June Dairy month is a beloved tradition in Wisconsin for many decades. The recognition began out of necessity, as a way to widely distribute extra milk once the weather started to turn warmer. By 1939, June became the official “dairy month” and is still widely celebrated today.

In Marshfield, Nelson-Jameson has the pleasure of participating in a few events during June Dairy Month. We can be found serving at the June Dairy Breakfast, and holding a spot in the annual DairyFest parade—to name a few.

Aside from parades and festivities, we are proud to be an integral part of the dairy and food industry. For 75 years, we have been providing food manufacturers with the supplies and services they need to produce safe, quality food.

We strive to attain supply chain excellence through attentive customer service, comprehensive technical expertise, sophisticated logistics and elevated industry acumen. Watch our value of partnering video series on our About Us page to see why Nelson-Jameson is so much more than a supplier.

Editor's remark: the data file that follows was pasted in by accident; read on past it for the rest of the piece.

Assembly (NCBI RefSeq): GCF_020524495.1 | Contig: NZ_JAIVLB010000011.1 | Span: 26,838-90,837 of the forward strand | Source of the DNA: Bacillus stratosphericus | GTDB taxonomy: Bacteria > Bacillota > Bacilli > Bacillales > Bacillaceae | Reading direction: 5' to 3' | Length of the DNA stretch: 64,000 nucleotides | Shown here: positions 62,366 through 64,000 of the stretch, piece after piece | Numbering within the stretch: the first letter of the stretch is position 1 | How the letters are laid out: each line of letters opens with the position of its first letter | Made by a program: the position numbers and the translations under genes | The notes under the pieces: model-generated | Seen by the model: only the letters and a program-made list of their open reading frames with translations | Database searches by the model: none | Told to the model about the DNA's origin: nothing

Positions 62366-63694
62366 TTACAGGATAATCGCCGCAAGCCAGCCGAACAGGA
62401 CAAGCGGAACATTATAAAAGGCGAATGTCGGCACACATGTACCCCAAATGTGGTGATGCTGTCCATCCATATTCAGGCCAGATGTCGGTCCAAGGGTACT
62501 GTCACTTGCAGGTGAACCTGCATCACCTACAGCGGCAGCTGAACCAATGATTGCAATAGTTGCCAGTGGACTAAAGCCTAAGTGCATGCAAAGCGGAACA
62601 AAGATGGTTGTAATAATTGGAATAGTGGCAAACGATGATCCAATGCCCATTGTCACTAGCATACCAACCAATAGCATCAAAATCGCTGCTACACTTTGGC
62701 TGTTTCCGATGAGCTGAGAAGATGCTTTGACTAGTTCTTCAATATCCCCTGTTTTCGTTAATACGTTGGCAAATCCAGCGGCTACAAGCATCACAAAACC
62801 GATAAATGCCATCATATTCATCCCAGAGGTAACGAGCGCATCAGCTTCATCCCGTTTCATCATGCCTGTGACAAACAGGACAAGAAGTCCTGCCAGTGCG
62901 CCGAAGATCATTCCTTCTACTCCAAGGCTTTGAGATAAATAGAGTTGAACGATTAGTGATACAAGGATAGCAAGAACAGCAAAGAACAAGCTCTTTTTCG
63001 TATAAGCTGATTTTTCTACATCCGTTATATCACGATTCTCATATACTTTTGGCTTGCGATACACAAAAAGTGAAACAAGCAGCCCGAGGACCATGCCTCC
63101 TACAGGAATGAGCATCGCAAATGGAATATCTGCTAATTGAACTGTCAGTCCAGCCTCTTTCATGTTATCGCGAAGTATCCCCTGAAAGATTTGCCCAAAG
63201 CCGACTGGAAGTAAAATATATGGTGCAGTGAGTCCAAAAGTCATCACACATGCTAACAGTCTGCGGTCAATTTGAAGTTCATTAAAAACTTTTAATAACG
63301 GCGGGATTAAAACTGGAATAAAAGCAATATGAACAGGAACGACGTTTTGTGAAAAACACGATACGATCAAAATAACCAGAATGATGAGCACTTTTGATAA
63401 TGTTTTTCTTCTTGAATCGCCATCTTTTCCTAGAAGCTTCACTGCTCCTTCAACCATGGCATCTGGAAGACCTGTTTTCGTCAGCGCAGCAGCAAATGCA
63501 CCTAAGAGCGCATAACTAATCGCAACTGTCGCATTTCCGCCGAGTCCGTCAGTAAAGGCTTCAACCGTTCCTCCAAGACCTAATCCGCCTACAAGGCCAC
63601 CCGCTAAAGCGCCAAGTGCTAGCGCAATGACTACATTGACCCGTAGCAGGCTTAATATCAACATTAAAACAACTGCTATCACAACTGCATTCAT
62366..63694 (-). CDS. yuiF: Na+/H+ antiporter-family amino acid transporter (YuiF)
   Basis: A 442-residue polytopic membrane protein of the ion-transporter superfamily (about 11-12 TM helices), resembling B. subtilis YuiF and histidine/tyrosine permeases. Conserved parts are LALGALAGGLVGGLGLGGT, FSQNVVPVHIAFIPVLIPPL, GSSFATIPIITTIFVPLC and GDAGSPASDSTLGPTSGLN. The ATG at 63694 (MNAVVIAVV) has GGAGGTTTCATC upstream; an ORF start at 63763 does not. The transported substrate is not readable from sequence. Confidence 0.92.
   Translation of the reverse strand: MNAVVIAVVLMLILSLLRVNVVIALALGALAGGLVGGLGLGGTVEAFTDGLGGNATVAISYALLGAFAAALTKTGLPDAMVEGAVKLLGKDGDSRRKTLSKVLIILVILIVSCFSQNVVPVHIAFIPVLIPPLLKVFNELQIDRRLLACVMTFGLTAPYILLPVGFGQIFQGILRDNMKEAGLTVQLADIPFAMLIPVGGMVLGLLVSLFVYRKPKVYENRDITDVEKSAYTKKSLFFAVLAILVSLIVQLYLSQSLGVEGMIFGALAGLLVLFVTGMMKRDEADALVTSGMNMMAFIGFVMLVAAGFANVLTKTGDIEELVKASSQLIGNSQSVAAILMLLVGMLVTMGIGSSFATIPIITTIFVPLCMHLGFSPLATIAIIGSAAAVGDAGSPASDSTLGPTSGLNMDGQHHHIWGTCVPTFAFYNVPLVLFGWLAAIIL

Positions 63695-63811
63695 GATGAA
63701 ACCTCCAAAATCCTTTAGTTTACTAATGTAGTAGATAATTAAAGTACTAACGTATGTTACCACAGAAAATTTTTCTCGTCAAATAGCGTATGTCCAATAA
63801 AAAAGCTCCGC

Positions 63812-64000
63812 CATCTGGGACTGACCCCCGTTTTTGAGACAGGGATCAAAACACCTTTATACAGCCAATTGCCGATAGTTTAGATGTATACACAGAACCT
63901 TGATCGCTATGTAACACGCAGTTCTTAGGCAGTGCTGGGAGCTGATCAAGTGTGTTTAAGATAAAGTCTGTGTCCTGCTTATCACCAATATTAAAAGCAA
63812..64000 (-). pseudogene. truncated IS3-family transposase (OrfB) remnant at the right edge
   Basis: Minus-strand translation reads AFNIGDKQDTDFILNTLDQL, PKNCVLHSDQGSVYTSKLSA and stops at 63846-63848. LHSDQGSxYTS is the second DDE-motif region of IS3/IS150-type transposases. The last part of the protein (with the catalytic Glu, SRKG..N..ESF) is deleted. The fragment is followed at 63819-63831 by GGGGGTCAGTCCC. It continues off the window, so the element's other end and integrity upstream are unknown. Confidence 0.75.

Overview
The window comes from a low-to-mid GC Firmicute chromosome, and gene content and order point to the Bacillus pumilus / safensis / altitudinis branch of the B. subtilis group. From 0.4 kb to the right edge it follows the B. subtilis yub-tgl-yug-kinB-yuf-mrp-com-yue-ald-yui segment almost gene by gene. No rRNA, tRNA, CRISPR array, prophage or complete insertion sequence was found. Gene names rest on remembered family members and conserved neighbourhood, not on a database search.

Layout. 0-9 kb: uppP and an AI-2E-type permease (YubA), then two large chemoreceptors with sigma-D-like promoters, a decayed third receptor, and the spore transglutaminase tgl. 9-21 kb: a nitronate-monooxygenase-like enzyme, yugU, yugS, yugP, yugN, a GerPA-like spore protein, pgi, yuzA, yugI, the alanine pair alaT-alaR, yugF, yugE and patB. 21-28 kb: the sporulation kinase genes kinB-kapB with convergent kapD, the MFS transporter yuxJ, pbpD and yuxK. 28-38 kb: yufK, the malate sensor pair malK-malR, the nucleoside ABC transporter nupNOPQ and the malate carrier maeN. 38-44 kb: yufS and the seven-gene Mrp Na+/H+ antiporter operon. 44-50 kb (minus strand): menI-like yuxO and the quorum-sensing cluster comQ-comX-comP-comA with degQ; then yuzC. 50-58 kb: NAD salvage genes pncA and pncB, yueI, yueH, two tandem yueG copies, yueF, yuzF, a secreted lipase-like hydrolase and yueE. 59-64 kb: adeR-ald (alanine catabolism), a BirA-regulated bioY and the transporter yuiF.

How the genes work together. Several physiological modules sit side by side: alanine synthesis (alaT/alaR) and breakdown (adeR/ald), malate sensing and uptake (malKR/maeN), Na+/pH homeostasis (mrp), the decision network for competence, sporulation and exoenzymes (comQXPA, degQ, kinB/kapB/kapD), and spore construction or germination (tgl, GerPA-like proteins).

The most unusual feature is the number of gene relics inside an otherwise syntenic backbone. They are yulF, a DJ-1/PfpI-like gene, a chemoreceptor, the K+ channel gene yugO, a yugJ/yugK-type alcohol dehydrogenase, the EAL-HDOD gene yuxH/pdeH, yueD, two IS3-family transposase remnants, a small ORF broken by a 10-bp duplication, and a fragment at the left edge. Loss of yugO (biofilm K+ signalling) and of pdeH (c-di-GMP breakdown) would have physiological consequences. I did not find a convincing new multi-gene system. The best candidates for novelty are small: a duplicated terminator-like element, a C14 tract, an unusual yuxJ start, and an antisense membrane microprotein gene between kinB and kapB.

These products and services, coupled with the same Golden Rule principles and integrity that directed the company during its early years, now proudly serve the food industry worldwide—Some may say we are aging like a good cheese!

Some Interesting Dairy Facts:

  • Farmers measure milk in pounds, not gallons—8.6 pounds per gallon is the standard.
  • It takes about 10 pounds of milk to make one pound of cheese and just over 21 pounds to make a pound of butter.
  • Wisconsin is the only state where Lindburger cheese is produced.
  • Dairy cows eat about 100 pounds of food every day and drink 25-50 gallons of water.
  • America’s favorite ice cream flavor is good old vanilla! The second favorite is chocolate.
  • Home delivery of milk started in 1942 as a conservation measure during WWII.
  • Early cheesemakers shaped Edam into balls to roll down the gang planks of ships for easy transport.
  • In the nursery rhyme, Little Miss Muffet, the curds and whey were an early version of cottage cheese.
  • Once common in England, newlyweds used to be presented with a pot of butter, symbolizing wealth and fertility.